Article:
It was Joshua Redman’s quartet, but all four guys on stage Thursday night at the Egg’s Swyer Theater are leaders in their own right, and Redman was right to feature them as much as himself. At every moment, the show belonged to any one of them.
They opened with a fresh and speedy take on the classic “Summertime,” then followed with “Walking Shadows,” another classic and the title track to Redman’s latest release. The latter started as a ballad, then moved into a rowdy jam. While Redman blew out front of the sound, the rhythm section of Aaron Goldberg on piano, Gregory Hutchinson on drums and Ruben Rogers on bass constantly opened and closed doors on one another, forcing Redman to turn on a dime. There was never a clear leader, only the emerging of one or the other, followed by submerging, then emerging again.
Hutchinson was the most visible leader of the rhythm section, one of the best drummers on the circuit. He is quick, frenetic and awesomely controlled, often teasing the momentum with twitchy accents and disrupting tempos. He did this often during Charlie Parker’s “Chi Chi,” which featured the first Rogers solo.
Redman does not have a full lush sound, though he offers it when he wants to. He has a slightly thin, mid-thick tone that allows him to act quickly.
At one point, Redman and Hutchinson traded every four bars, then two bars, then one bar, down to a half-bar with some overlap and wonderfully articulate phrasing.
Redman played two fairly new originals in a row. The first, “Disco Ears,” moved like a melodic smooth rock tune and clocked in as probably the shortest number of the night. “Come What May” was a slow ballad that featured Rogers on a thoughtful bass solo. Goldberg followed with a soft piano solo, skimming over the blues in spots, but more often building puzzles with his right hand while keeping us grounded with his left.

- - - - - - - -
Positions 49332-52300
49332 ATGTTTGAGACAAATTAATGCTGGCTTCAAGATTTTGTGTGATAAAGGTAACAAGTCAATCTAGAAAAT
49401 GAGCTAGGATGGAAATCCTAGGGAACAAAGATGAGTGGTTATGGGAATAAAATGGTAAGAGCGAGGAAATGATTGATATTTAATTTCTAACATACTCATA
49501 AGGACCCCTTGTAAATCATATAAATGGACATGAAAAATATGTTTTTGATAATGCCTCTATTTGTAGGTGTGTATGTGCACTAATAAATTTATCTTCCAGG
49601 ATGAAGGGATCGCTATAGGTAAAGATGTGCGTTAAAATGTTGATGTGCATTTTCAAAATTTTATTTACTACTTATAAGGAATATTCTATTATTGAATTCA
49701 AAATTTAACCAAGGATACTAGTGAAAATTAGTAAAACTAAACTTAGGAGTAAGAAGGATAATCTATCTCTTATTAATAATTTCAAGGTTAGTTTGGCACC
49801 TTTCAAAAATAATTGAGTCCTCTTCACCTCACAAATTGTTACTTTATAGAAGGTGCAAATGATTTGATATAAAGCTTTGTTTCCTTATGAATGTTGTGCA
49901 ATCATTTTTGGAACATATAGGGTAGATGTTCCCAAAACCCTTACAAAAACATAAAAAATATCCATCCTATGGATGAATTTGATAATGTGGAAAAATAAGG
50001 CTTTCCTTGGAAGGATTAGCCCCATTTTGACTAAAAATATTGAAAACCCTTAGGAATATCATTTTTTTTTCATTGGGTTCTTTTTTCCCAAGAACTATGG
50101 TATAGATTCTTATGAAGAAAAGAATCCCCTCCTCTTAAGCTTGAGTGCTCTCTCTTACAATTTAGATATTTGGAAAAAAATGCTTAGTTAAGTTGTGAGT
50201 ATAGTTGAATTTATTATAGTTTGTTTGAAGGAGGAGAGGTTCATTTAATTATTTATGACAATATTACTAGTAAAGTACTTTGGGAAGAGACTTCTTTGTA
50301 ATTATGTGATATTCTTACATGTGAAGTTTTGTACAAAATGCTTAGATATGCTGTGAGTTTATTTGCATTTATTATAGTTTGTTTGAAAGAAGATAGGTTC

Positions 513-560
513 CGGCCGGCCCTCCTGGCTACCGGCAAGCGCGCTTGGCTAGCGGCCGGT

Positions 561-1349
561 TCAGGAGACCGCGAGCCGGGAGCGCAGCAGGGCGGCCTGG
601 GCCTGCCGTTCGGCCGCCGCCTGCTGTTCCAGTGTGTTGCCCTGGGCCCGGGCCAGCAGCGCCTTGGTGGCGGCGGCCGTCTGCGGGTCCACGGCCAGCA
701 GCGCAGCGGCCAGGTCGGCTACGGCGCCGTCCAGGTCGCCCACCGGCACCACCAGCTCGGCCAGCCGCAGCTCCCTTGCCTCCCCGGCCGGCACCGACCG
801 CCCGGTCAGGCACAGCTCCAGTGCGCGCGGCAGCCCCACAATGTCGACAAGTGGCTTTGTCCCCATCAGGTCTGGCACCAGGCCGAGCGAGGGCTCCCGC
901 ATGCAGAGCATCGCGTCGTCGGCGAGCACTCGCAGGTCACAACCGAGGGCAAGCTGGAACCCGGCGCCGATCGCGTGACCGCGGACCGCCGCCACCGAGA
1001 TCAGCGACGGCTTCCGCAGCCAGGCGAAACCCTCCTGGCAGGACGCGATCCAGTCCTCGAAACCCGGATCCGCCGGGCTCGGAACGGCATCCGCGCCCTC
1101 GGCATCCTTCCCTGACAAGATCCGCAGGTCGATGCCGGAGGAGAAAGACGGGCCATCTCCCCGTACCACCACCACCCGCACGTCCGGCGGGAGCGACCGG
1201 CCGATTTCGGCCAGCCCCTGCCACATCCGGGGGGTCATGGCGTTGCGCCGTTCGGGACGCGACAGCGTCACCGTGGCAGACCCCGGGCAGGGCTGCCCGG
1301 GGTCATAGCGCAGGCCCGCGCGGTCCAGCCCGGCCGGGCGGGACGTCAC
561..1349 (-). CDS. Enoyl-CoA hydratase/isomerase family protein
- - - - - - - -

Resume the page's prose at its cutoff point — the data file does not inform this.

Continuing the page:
Redman liked to hide in a dark corner of the stage behind Hutchinson when his trio did their thing.
They played a rather short “Let Me Down Easy,” a ballad from his new album. The band laid back for Redman to shine on his solo, and Hutchinson continued to lay low for Goldberg’s following solo, as well.
They played one straight-up swing tune — no tricks, no fancy stuff, just brushes on the snare, a walking bass and smooth solos from Goldberg and Redman. This happened during the encore.
It is difficult to call current, happening players, particularly those still developing, “giants.” While jazz is a tiny portion of our culture compared to, say, 50 years ago, Redman is quietly approaching that grand status in the small world of jazz today, particularly with his current quartet.
Redman mentioned a couple of times how much he liked playing the Egg, which he has done numerous times over the years. He lamented he might never play the larger Hart Theater again, a theater he played in the past. He is such a wonderful player to hear and experience.
Clearly, however, he, and jazz, is not for everyone anymore. Hence, he may be correct — despite his greatness, he may never get to play the Hart again.